I want to start with a question: Which stock photograph will have more sales? An above average photo that is very well keyworded? Or an amazing photograph with no keywords?
This is, of course, a rhetorical question, and a ridiculous one at that. But let’s say the amazing photo has just three keywords, BOY, SERENITY, and SUNRISE. How many times will it sell? Go to Alamy, iStock or any stockhouse and do a search for any of these three keywords. There are far too many results for these keywords for this image to have really any chance to be found, much less sold.
You get my point, if an image is seen by a potential buyer, there is a chance it will get sold. If no one ever sees it, there is no chance it will be sold.
Stock photography is to a certain extent a numbers game. Keywording your images is much like SEO optimization, or refining an Adwords campaign on Google.
With an Adwords campaign your goal is to get as many impressions (or views of your ad by a potential customer), which will lead to clicks (an action taken by the potential customer to get more info about you), which will lead to conversions (often sales, but also signups, requests for more info, etc).
Through the funnel of impressions to clicks to conversions, you will lose potential customers, more than most of them, mostly way more than 99% of them. Here is an example of decent results from an Adwords campaign:
- 10,000 impressions
- 100 clicks
- 3 sales
So, out of 10 thousand impressions, this imaginary company made 3 sales. Assuming they paid $2 per click ($200 total ad cost) and they made $300 off each sale, they made $700, even though 9,997 people who saw their add didn’t buy anything.
How does this work for stock photography? The same principal is in play. You want as many good impressions as possible, and this means you want your images to be found in as many searches as possible.
Not all impressions are made equal though. If I’m selling industrial equipment, I don’t want my impressions on sites that are frequented primarily by teenagers, because they simply are interested in what I have to sell.
In the same way, I could get this image of a garter snake found in a lot more searches if I add the keyword sex to this image. However, it won’t increase my sales, because the searchers are clearly looking for something other than snakes, (not to mention, most sites now will punish or remove you for blatant spamming with your keywords).
So in short, if your images are good, more impressions (being found in searches) will lead to more clicks (potential buyers seeing your image), which will lead to more conversions ($ for you).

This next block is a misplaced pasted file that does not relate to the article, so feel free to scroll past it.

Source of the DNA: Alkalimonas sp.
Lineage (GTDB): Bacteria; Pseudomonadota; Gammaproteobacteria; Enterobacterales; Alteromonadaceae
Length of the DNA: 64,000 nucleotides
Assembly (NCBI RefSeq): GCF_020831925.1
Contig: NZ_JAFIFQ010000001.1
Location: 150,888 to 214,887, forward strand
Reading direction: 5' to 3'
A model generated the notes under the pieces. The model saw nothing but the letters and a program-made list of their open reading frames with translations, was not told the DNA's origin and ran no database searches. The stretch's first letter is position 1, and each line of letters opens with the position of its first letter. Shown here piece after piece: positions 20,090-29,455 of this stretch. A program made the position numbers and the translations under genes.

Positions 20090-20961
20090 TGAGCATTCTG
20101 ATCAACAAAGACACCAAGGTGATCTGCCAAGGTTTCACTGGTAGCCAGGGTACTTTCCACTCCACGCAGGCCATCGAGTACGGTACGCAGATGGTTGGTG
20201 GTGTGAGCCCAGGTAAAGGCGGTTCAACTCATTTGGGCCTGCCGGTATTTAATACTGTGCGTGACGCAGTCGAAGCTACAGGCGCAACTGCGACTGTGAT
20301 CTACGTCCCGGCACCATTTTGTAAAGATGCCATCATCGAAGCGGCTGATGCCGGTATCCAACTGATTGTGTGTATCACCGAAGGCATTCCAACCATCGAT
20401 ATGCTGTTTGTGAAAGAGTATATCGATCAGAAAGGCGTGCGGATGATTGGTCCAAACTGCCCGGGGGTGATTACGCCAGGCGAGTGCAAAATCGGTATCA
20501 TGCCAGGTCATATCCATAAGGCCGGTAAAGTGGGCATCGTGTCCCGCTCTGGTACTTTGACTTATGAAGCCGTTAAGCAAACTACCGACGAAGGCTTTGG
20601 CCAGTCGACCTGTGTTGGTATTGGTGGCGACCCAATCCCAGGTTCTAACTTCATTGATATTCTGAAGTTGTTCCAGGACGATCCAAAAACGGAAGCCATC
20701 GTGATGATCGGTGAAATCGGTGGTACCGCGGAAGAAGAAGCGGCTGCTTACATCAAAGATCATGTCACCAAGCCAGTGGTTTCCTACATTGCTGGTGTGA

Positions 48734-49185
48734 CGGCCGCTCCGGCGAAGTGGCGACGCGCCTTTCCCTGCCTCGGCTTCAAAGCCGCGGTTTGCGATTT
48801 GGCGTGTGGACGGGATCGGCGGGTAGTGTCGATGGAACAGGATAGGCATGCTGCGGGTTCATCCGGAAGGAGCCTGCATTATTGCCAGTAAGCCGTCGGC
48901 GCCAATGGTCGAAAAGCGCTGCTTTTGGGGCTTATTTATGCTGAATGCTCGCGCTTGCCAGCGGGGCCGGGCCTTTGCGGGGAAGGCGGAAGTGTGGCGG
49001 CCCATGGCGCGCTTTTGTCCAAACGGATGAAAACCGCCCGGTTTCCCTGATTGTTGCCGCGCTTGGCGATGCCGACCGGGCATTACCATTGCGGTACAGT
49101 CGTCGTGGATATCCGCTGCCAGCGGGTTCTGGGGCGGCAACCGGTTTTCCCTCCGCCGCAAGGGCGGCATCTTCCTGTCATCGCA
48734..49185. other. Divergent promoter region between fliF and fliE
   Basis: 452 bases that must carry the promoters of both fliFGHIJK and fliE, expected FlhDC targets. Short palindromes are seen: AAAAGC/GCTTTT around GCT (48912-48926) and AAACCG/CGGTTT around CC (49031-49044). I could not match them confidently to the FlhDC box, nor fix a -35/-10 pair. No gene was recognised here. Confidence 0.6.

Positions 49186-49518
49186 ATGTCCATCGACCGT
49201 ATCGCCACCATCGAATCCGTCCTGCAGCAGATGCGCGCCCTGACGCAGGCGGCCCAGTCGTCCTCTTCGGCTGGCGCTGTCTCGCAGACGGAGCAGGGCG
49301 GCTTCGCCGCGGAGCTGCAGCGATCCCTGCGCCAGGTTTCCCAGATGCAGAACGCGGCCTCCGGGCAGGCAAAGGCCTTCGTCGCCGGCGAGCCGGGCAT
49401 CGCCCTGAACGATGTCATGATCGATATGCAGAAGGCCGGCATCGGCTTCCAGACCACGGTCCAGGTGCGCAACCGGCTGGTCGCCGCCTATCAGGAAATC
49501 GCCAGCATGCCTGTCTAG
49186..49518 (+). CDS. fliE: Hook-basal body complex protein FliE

So, how do you get found in more searches? More keywords. It really is as simple as that. Good and appropriate keywords translate into better results. Here are a couple of examples:
- If you have a boy in your photo, are you including the keywords boys, male, males, male child, male children, child, children, childhood, and the British term lad? If you’re not, then you are missing searches when buyers are searching using those keywords. Yes, a few stock houses have a smart search engines that deal with synonyms for you, but most stock houses don’t. For more info, read How Does Your Stock House’s Search Engine Work? for a detailed look at stock house search engines.
- If there is a cardinal in your image, are you including the keywords bird and animal. There are two really good reasons that you need to include bird and animal. What if a buyer is looking for an image of a bird, and they don’t care if it is a cardinal or a bluebird. You want to be found by this buyer. The other reason is what if the buyer gets frustrated because his initial search for cardinal gave him a page of thumbnails, half of which are religious figures and compasses, so instead he does a second search for cardinal + bird to get a narrower and more appropriate set of images to look through.
- Are you using keywords like daytime or exterior? Sure, no one is going to do a search for just daytime, but they will do a search such as family + yard + daytime + pet. Would your image of parents and children playing on the lawn with their dog be found in this search? Enough said.
- Are you familiar with all the common stock terms that editors know and use when searching for images? Do you remember to keyword front view, side view or back view for every person in your image. How about keywords like only adults, or one male adult only? I hate to ask it, but do you keyword nobody and no people for every image that has, um, no people in it?
- I could go on for days with thousands of examples of how English is a pain for keyworders. Which to keyword, snowman or snow man? Well, both of course. Sofa or couch (don’t forget furniture). Frustration, frustrating, aggravation, aggravated, irritated, irritation, and so on. How about happiness, joy, enjoyment, etc. Alright, I’m sure you get the point.
There are many ways that you can market and promote your photography, and doing an excellent job of keywording your images seems hard and time consuming when you’re faced with the task of doing it, but there is nothing in your entire marketing strategy with a longer half life than the keywords you add to your images. In other words, no matter how much effort and money you put into an Adwords campaign, the moment you stop paying for ads, that spigot is turned off, no more sales via adwords. No half life.
But, if you take the time and effort to keyword your images well the first time, these keywords will help buyers find your images for as long as they are on the web.
Look for my next post, “Image Keywording: Capturing the Long Tail.” Learn how another strategy in Adwords applies to stock photography.